HARRISBURG - The 199th Pennsylvania legislative session opened Tuesday with lawmakers in the House and Senate being sworn in to first or new terms.

Rep. Mike Turzai (R., Allegheny) won a standing ovation from his colleagues after being unanimously elected speaker. Senators also took their oaths, and President Joe Scarnati (R., Jefferson) was unanimously reelected.

Both chambers begin the two-year session with stronger Republican majorities: the 50-member Senate has 30 GOP members and the 203-member House of Representatives 119.

That makeup is bound to set the stage for showdowns with incoming Democratic governor Tom Wolf, who takes office Jan. 20.

Among the priorities for the legislature and Wolf will be figuring out how to close an estimated $2 billion budget deficit.

In floor speeches, Turzai, new Majority Leader David Reed (R., Indiana), and Democratic leaders, including Philadelphia delegation chairwoman Rep. Cherelle L. Parker, urged cooperation in the months ahead, as Wolf, Gov. Corbett, and other dignitaries looked on.

Among the nine Philadelphia-area freshmen taking the oath was Rep. Leslie Acosta, the first Hispanic woman ever elected to the General Assembly. Acosta, a Democrat whose majority African American and Latino district covers Kensington and parts of North Philadelphia, is only the fifth lawmaker of Hispanic descent to serve in the legislature.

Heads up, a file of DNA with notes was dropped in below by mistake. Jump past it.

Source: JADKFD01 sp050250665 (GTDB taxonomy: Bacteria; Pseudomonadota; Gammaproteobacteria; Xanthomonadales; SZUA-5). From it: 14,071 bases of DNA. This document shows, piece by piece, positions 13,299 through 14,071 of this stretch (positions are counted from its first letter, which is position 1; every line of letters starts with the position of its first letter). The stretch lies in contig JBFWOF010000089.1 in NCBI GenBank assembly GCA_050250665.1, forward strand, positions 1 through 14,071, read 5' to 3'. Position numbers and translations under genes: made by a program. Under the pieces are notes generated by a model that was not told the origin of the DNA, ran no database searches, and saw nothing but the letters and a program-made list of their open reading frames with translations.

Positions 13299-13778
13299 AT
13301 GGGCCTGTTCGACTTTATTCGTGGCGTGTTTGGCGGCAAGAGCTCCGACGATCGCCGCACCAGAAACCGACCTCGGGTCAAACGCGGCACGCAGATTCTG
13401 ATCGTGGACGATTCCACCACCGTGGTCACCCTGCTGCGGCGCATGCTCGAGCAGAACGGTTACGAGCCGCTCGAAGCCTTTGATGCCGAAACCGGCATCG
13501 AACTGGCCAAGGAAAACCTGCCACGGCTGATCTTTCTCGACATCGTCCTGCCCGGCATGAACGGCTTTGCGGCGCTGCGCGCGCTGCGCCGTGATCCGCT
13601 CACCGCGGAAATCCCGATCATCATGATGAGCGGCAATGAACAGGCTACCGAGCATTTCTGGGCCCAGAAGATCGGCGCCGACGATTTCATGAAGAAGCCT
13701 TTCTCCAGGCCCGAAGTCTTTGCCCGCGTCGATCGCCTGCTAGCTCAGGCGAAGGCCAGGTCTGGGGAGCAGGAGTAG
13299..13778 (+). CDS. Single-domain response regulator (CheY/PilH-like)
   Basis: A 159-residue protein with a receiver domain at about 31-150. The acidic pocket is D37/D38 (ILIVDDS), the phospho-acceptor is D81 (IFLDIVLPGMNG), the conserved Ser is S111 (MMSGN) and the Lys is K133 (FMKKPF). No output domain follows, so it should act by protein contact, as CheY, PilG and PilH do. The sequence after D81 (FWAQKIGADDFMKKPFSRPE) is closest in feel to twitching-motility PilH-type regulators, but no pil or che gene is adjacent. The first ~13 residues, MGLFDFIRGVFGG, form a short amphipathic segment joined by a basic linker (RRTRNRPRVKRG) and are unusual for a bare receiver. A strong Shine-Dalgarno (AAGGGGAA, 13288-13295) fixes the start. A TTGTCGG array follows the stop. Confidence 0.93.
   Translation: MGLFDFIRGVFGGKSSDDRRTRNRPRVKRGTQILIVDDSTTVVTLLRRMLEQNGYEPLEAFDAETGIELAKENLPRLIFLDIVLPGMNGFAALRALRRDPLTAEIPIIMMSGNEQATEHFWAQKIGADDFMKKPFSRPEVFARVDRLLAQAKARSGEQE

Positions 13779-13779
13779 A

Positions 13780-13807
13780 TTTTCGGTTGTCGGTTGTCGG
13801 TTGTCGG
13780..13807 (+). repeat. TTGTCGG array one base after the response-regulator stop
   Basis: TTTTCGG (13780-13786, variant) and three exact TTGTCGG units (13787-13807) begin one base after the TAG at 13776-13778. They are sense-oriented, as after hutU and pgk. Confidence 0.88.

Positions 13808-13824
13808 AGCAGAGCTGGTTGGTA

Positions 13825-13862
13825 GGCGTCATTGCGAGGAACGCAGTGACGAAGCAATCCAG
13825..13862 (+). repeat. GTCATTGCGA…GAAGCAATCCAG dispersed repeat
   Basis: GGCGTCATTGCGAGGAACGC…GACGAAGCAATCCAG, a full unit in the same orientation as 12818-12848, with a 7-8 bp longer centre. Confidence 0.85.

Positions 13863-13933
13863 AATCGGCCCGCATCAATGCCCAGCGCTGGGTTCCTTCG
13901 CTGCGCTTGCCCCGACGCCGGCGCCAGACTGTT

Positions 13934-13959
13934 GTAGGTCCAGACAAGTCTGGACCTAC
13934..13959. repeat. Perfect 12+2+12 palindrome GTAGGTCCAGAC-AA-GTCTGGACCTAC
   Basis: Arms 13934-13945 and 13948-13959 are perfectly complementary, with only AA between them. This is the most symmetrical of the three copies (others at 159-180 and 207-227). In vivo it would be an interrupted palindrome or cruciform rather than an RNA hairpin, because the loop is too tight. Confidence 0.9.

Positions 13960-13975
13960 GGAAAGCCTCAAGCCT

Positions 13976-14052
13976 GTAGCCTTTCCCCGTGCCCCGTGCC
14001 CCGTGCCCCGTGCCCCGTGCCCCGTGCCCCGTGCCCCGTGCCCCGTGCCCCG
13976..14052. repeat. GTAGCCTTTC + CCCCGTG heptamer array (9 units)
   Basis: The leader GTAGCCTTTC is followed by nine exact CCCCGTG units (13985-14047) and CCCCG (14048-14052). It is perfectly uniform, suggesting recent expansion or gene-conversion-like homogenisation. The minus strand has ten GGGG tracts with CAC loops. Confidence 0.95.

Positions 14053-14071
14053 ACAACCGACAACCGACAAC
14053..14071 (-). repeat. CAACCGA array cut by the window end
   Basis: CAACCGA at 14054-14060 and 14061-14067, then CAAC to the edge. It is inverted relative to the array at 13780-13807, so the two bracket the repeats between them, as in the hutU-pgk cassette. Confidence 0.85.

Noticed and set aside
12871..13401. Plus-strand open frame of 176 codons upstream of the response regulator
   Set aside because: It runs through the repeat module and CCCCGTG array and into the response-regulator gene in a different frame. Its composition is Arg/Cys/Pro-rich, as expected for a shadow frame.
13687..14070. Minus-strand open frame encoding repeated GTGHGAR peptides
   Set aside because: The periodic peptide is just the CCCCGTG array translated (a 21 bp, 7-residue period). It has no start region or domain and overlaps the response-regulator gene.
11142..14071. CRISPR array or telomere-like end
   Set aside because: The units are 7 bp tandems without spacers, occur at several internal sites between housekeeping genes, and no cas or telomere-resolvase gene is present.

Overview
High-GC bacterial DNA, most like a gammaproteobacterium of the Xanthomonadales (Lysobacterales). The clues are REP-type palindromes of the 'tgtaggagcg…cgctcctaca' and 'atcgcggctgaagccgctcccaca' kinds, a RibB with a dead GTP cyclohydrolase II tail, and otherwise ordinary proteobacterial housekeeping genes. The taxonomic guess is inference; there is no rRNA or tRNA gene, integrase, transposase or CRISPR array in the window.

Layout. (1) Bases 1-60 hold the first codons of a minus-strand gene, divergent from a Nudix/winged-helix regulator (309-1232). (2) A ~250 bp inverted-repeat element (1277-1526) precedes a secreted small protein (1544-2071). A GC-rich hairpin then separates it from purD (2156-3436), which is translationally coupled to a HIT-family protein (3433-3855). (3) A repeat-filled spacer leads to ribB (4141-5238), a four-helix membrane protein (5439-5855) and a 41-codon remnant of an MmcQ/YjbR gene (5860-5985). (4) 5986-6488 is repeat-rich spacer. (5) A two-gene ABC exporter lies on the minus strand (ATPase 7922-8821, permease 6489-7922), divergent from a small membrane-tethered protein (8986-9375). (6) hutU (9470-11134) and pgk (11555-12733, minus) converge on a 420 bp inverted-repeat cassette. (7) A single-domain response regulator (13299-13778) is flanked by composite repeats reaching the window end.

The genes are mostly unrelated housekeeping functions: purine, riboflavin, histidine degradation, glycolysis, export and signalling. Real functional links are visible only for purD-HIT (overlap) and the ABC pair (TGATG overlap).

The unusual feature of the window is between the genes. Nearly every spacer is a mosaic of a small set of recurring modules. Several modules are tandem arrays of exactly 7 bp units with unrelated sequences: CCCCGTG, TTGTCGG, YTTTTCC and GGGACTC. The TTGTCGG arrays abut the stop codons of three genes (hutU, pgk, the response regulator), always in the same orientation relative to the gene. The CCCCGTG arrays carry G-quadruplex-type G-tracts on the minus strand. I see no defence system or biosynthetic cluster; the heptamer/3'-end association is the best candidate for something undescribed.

"It gave me a sense of hope," Acosta said after the ceremony. "The new speaker seems willing to cross the aisle and work with the other side."

Neither chamber set additional session days between now and Jan. 20, ending the prospect of controversial bills being rushed through to Corbett's desk ahead of Wolf's inauguration.

For his part, Wolf offered congratulations to the newly sworn-in lawmakers and said that while there were "great challenges ahead," he looked forward to working with the House and Senate to solve them.

Also sworn in Tuesday were State Reps. Vanessa Lowery Brown and Ronald G. Waters, both Democrats of Philadelphia, who were charged last month with bribery and other crimes by Philadelphia District Attorney Seth Williams in connection with an undercover "sting" investigation.

In Pennsylvania, elected lawmakers who have been charged or convicted can remain in office until they are sentenced.

The base pay for the 253 members of the General Assembly is $84,000. Party leaders and committee chairs are paid more. It is the second-highest base pay in the nation, behind California.

Also Tuesday in the Capitol, Thomas G. Saylor was sworn in as the 56th chief justice of the Pennsylvania Supreme Court by his predecessor, Ronald D. Castille, who stepped down after reaching the required retirement age of 70.